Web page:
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Timeless Moon



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About The Authors

By C. T. Adams and Cathy Clamp

Cathy Clamp was 35 when the fiction writing bug bit her. She lives outside of Brady, TX, with her husband, Don, (a brilliantly gifted idea man for suspense and espionage) and their four dogs.Born in Illinois, C.T. Adams spent seventeen years living in Denver and raising her... More

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EXCERPT

            Josette Monier stood motionless in the faint moonlight beneath the spreading limbs of an ancient hickory. It was spring in Arizona, and the field smelled of moist earth and fresh new growth. But even at night there should be sounds . . . the fluttering of birds in the trees, or mice moving through the thick tufts of grass. Instead, there was nothing but the rustling of tiny new leaves. The small animals were utterly still and she knew why. They were hoping remaining quiet would keep them from drawing the attention of the killer in their midst.

            It was not her they feared right now, although she was frequently a danger to them. No, something else had made them afraid. Josette turned her head, straining as hard as she could to catch any hint of the other predator hunting this night.

            There, she heard it. There was no mistaking the soft rasp of scales moving across stone. She was in human form, but her senses were no less keen. Tilting her head back she sniffed the breeze. Even over the scents of soil and wildflowers she could smell the musty, acrid bitterness that was a venomous snake. But this was not just any snake—certainly not one of the native rattlesnakes that made their home in the area. No, there was a subtle difference to the smell that told her that this reptile could claim more than one form. He was a shapeshifter like her, and probably a Sazi.

            It seemed odd to her she hadn’t known ahead of time she would be attacked out here. Usually, her psychic gifts gave her plenty of warning of such things.

            Maybe I’ve become just as arrogant as my attackers, thinking my visions will tell me everything I need to know. Stupid pride: she was lucky it hadn’t gotten her killed before now.

            Soft and silent she moved across the sand, deliberately leaving human footprints until reaching a small rock outcropping where she started removing her clothing.

            It would be nice if I could just burn them off with magic like normal, but I can’t afford for him to catch the scent of the smoke. She shifted form until, with a whisper of motion, she became a bobcat. She could fight a snake in either form, but it was easier with teeth and claws, and her feline shape was easier to camouflage in the night. Let him look for the human on the other side of the rock. He would find another predator instead.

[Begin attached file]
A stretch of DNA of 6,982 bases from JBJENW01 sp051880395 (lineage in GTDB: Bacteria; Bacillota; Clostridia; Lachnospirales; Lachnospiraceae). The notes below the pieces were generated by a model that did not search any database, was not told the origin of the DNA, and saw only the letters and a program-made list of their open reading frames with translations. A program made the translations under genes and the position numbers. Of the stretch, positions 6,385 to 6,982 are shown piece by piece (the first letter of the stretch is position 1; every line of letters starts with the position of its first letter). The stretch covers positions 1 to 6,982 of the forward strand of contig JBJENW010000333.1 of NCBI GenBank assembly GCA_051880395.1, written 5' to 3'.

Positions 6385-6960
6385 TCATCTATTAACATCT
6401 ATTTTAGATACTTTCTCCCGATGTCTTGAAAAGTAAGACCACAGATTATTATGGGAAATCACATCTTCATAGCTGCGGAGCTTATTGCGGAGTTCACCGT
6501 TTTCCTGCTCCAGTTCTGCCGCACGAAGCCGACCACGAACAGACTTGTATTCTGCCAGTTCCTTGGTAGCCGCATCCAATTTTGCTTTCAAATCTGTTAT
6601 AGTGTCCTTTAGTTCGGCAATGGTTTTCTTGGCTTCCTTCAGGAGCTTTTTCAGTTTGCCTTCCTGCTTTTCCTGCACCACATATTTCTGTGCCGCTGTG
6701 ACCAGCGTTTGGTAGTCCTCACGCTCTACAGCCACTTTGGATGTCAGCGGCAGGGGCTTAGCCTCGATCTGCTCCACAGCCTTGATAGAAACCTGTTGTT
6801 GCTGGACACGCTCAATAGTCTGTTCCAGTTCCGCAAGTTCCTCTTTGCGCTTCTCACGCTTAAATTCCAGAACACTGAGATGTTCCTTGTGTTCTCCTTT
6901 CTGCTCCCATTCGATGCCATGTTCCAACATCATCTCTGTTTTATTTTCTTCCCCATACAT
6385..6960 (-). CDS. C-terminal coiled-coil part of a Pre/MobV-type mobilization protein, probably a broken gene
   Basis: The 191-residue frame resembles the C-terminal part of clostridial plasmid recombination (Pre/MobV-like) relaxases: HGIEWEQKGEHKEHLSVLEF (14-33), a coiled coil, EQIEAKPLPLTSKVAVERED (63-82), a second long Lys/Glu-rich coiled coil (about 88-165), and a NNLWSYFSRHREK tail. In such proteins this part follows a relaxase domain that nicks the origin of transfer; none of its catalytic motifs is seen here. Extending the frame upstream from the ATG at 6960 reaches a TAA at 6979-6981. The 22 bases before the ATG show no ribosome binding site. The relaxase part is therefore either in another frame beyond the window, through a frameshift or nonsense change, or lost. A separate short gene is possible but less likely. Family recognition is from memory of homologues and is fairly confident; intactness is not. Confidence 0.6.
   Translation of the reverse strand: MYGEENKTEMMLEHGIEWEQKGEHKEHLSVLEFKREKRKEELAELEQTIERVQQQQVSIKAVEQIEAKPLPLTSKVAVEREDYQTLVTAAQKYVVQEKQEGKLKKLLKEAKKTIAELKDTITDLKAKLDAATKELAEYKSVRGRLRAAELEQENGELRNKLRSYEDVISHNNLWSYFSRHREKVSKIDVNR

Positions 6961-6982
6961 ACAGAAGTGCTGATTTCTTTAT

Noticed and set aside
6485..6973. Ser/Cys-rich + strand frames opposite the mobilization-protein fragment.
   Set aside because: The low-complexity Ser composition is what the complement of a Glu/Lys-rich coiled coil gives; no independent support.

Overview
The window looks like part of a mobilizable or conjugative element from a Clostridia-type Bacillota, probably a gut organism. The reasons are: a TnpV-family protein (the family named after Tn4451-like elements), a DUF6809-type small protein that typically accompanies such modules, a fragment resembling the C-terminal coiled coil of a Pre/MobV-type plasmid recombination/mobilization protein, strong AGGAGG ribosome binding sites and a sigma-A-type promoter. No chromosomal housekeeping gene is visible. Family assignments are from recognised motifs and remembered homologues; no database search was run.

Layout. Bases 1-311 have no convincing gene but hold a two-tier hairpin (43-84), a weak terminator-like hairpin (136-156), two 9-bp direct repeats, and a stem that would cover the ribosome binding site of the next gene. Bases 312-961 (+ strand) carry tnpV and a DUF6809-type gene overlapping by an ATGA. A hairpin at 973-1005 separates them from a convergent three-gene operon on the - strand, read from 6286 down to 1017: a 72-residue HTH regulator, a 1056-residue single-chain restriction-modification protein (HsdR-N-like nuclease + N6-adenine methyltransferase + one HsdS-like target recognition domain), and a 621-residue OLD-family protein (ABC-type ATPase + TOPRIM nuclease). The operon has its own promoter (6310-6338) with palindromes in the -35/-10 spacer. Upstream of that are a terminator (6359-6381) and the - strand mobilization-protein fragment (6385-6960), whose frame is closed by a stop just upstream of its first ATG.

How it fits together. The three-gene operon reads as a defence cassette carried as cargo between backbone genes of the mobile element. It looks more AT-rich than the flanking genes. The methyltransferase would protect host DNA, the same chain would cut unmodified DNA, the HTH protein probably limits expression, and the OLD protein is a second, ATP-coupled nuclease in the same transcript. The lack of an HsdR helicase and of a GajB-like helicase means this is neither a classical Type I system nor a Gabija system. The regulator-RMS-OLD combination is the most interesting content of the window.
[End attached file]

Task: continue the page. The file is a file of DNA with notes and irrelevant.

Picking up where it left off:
Moving with graceful economy, she used her claws to climb into the wide lower branches of the tree. She lay in the shadows, nearly invisible from the ground below—even from the cautious tongue of a snake—and planned her attack. A viper was a real threat, because while it took lethal damage to both head and heart to kill an alpha shapeshifter, the venom of most Sazi snakes was potent enough to do just that.

            Silvered grass shifted with a rustle of sound below. She felt her pupils widen to pull in light from the crescent moon and watched to see if she could spot what sort of snake she was dealing with. Not that she really needed the light . . . she was a cat, after all. Her night vision was excellent. But the fact that he was in snake form told her he was an alpha like she was, capable of changing at will using just his own personal magic. And alpha snakes she’d encountered had their own peculiarities of fighting, depending on the species.

            Her enemies always sent their best after her. It was almost flattering. For the assassins it was at the same time an honor and a punishment. They knew that, should they succeed, they—or their family if they died in the process—would receive untold wealth. But it was equally well known that no one, thus far, had survived an attempt. She was still alive, despite regular attempts to kill her over hundreds of years. The prospect had to be daunting.

            She stilled, waiting and watching as the movement in the grass stopped. The snake’s head lifted slightly, until its blunt nose was barely visible. Oblong pupils, opened to their fullest point, scanned the area as its tongue flicked out, searching for her scent.

            Josette stared at the pattern of scales on the visible portion of the snake’s head and body. Her ears twitched a bit in surprise. She had expected an asp or cobra, one of the Middle Eastern snakes that had always hunted her before. But the pattern of dark brown and black splotches on the snake’s body was unmistakable even if she hadn’t seen the multiple rattles on its tail. She was being stalked by a rattlesnake native to either Central or South America.

            But I don’t have any enemies in either of those places . . . that I know of. She’d never been to the southern continent. But vivid images of the jungles and rain forests had dominated many of her recent visions, causing her to read up on the region.

            Unless. . . there was always the possibility of a killer for hire. Zealots fought with a hot passion to their last breath, almost embracing their chance at martyrdom. A professional, however, would approach the situation very differently. Judging by the one assassin she’d met personally, this contest could be all cold logic and skill. Tony Giodone was an attack victim.  He had never planned to be either a werewolf or a seer, but he was dealing with it admirably and she respected his resourcefulness and attention to detail.  

            She’d best assume the snake below her would have similar traits. 

            Who sent you?  Josette peered down at the reptile sliding in near silence through the tufts of dried grass between the stones. He wasn’t big by Sazi standards. But size wasn’t everything.

            Adrenaline pounded through her veins, leaving a metallic taste in her mouth, making it hard to think. She took a deep breath, gathering her will and concentrated as she waited for the snake to move forward once again. Her hindquarters began to sway from side to side slightly as she gauged the distance and planned her jump.